Finley: Shut Line 5, and then what?

Nolan Finley
The Detroit News
Oil pipeline operator Enbridge moves under the Mackinac Bridge on their way to inspect their controversial Line 5 under the Straits of Mackinac on June 8, 2016.

It sounds like a simple solution: Shut down Enbridge Line 5 and protect the precious Great Lakes from the risk of a devastating oil spill.

It's what everyone with a green conscience wants. And Attorney General Dana Nessel is threatening to do just that by the end of the month if Gov. Gretchen Whitmer can't reach a deal with Enbridge on moving the lines into a tunnel. But then what?

The dual pipelines under the Straits of Mackinac carry 23 million gallons of petroleum products each day between Michigan's two peninsulas. 

Included in that volume is 55 percent of the propane used to heat homes in the state, with much of it going to the Upper Peninsula. Much of the crude oil refined into gasoline also runs through Line 5, as does the petroleum derivatives used in agriculture and manufacturing across the state.

Environmentalists pretend an immediate shutdown of Line 5 will wean Michigan from fossil fuels and deliver with the stroke of a pen its conversion to renewable energy.

That's not going to happen. Petroleum products will be essential for maintaining our quality of life for many decades to come.

The products that move through Line 5 are going to keep moving, and as long as they move, they'll present some level of risk to the environment.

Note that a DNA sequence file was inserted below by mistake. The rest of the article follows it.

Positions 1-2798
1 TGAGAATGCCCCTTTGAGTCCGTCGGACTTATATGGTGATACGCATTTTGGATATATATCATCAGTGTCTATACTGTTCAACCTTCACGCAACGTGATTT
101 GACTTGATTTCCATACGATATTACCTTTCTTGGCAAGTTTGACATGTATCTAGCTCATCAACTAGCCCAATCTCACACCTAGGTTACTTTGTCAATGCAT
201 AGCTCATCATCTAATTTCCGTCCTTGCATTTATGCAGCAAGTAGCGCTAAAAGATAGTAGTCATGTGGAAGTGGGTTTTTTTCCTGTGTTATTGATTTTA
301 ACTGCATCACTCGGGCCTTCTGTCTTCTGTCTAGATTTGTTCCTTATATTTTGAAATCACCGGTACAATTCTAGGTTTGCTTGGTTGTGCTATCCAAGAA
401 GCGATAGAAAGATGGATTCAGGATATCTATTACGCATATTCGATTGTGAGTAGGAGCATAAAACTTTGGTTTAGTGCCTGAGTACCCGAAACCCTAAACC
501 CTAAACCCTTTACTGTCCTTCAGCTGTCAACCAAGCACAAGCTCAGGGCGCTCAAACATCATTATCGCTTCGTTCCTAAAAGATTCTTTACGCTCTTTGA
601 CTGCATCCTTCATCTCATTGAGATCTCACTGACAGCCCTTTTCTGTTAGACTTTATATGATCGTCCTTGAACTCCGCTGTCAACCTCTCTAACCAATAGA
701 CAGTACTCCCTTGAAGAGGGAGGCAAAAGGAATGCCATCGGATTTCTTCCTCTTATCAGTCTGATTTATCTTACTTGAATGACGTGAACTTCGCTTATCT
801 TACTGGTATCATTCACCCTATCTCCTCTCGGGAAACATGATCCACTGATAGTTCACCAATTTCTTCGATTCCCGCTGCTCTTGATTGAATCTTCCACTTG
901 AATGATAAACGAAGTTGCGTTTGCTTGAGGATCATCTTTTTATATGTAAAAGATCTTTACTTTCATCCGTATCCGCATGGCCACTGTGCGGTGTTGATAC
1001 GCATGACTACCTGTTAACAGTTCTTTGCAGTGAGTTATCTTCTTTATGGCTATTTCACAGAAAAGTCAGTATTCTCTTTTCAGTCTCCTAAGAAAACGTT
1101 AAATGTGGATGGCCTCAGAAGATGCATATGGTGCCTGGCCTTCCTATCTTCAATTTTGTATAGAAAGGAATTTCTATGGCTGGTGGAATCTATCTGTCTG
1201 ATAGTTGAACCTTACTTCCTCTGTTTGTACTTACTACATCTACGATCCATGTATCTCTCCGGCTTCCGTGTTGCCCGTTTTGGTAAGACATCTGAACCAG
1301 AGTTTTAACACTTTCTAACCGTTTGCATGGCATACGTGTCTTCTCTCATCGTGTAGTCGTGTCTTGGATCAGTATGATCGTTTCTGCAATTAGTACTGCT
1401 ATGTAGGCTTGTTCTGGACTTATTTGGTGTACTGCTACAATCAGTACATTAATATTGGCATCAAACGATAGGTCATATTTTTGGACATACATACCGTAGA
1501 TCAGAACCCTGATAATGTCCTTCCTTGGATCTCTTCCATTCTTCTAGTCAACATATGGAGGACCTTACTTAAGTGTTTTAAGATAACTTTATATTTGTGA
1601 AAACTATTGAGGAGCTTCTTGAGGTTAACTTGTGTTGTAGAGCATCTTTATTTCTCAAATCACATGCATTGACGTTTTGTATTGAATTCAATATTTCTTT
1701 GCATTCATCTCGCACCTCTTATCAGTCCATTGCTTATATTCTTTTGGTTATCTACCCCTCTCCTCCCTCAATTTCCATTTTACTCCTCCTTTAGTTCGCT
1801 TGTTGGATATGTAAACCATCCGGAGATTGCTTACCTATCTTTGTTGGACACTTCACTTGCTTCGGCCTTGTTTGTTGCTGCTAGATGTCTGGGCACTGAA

Turn off the valve to the pipelines and other means of transporting those 23 million gallons will be utilized. The options are truck, rail and freighter.

While there are vessels on the Great Lakes that carry refined petroleum products, none currently transport crude oil, making water transport less likely.

To move Line 5's volume on the highways would put an additional 2,150 tanker trucks a day on state roads. Imagine what that would do to traffic on Interstate 75.

Trains are perhaps the most efficient method, but that choice would demand adding 800 tanker cars to the rails daily. And to reach many locations, their loads eventually would have to be transferred to trucks.

All those modes of transportation carry a greater risk of ecology-damaging and life-threatening spills and accidents than does Line 5, which has never leaked in 60 years.

The solution worked out by former Gov. Rick Snyder and Enbridge to build a $500 million tunnel deep beneath the lake bed seems the best approach for both the environment and the economy. Last week, at Whitmer's request, Enbridge offered to shorten the construction timetable to five years from eight. Meanwhile, it will continue its intense monitoring of Line 5's integrity.

An agreement has to be reached quickly, apart from Nessel's grandstanding deadline. If it's going to build the tunnel on an accelerated timeline, Enbridge needs to bring in a specialized ship from the North Sea to do core samples. 

It's a lengthy and expensive endeavor, and must be started in time to complete the work before ice and winter storms return to the Straits.

Someday, we may live in a world in which wind, solar, composting, recycling and other green means satisfy all our material needs. 

But today, we still live in a world that can't live without the stuff that moves through Line 5.